Hanford

Feds say it can’t wait. High-risk radioactive Hanford tunnel needs filling now

The radioactive waste tunnels at Hanford’s PUREX

The Hanford nuclear reservation's first PUREX tunnel collapsed in May 2017. Government officials and contractors continue to talk about how to address safeguarding both tunnels against further damage.
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The Hanford nuclear reservation's first PUREX tunnel collapsed in May 2017. Government officials and contractors continue to talk about how to address safeguarding both tunnels against further damage.

The Department of Energy wants to start stabilizing a Hanford tunnel filled with highly radioactive waste that is at risk of collapse without waiting for more public comments.

Work needs to start in a few weeks to finish before winter, the department said.

DOE has asked the Washington Department of Ecology, a Hanford nuclear reservation regulator, if it can proceed with filling the nearly 1,700-foot-long storage tunnel with concrete-like grout in August.

DOE held a public comment period on the plan, but the state planned its own 45-day comment period and public meetings starting next month.

Ecology officials will review DOE’s request made Thursday, but still plans to go on with its own public process, said spokesman Randy Bradbury.

The older of the two waste storage tunnels at the PUREX processing plant partially collapsed in May 2017, causing thousands of workers across the Hanford site to take cover.

The concern was that radioactive contamination could have spread from the open tunnel roof. No radioactive material is believed to have escaped but DOE is trying to prevent further collapses of the aging tunnels.

DOE wants to start filling the longer tunnel in August to get some, if not all, of the tunnel stabilized with grout before ice and snow make roads slippery this winter.

Dozens of daily truckloads will be needed to bring supplies to a batch plant near the tunnel to mix the grout. Trucks then will deliver the grout to spots along the length of the tunnel, where it will be inserted.

In addition, video shot of the inside of the tunnel in April raised concerns about the condition of the tunnel. The videos found corrosion of bolts and weld plates.

“While not an indication of imminent collapse, the fact that some components are stressed above design capacity and are also corroding is a concern,” DOE said.

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Video shot inside the second radioactive waste storage at Hanford showed corrosion of metal parts in spring 2018. The tunnel was built in 1964. Courtesy Department of Energy



After the tunnel collapse last year, Hanford officials determined that the soil covering the tunnel had fallen in, covering the waste and preventing radioactive particles from becoming airborne.

Within six weeks, DOE injected 521 truckloads of grout into that tunnel to surround and cover the waste with emergency permission from the state.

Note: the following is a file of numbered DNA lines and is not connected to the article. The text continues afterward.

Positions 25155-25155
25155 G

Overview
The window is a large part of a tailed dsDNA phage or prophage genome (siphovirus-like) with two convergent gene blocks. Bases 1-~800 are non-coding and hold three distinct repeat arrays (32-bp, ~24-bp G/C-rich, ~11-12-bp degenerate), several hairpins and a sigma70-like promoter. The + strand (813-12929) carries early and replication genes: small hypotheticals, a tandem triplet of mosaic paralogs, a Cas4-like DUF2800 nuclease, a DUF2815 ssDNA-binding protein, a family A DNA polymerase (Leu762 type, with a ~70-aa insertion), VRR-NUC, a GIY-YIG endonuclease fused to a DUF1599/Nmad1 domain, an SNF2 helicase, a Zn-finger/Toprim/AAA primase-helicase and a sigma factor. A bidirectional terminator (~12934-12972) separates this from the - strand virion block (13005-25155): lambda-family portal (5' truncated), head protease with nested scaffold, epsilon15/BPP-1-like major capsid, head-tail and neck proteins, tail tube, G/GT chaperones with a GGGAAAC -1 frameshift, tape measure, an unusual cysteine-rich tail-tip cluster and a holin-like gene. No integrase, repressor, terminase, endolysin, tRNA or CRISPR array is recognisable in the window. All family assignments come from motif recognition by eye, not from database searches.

The Department of Energy also conducted an analysis of the second waste storage tunnel, in part to meet conditions of a Washington Department of Ecology order. It found the tunnel was at high risk of a collapse.

The first tunnel, built of creosoted timber in 1956, holds eight rail cars loaded with obsolete equipment contaminated with waste from the chemical separation plutonium for the nation’s nuclear weapons project from uranium fuel irradiated at Hanford reactors.

The second tunnel, built of steel in 1964, holds 28 rail cars loaded with highly contaminated equipment.

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The second tunnel for radioactive waste storage at the PUREX plant in central Hanford is shown under construction in 1964. It holds 28 rail cars loaded with obsolete and failed equipment heavily contaminated with radioactive waste. Courtesy Department of Ecology

Some members of the public told DOE at public comment sessions that filling the tunnel with grout could make eventual permanent cleanup of the tunnel and its contents difficult or impossible.

DOE has said it has experience using grout to contain contamination until final cleanup actions are taken. A panel of experts also agreed that grouting was the best near-term option after looking at multiple methods of stabilization.

One option for eventual permanent disposition of the tunnel could be cutting up the grout within the tunnel with water jets, and wire saws for excavation equipment — both guided by a detailed excavation plan with specific locations for cuts, according to a DOE contractor assessment included in a proposed changes to a state permit required for the work.

Another final alternative that could be considered is leaving the grouted waste in place and building a barrier over the tunnel to prevent water from coming in and pushing waste into the soil underneath.

Ecology officials plan a public hearing on grouting the second tunnel at 5:30 p.m. Aug. 27 at the Richland Library. A meeting, yet to be scheduled, also will be held in Seattle.

DOE asked the state for an answer by July 23 on whether it can start putting grout in the tunnel in August.

Ecology says regulations require its director to approve or deny temporary authorization as quickly as practical, but there is no set timeline.

Annette Cary; 509-582-1533; @HanfordNews
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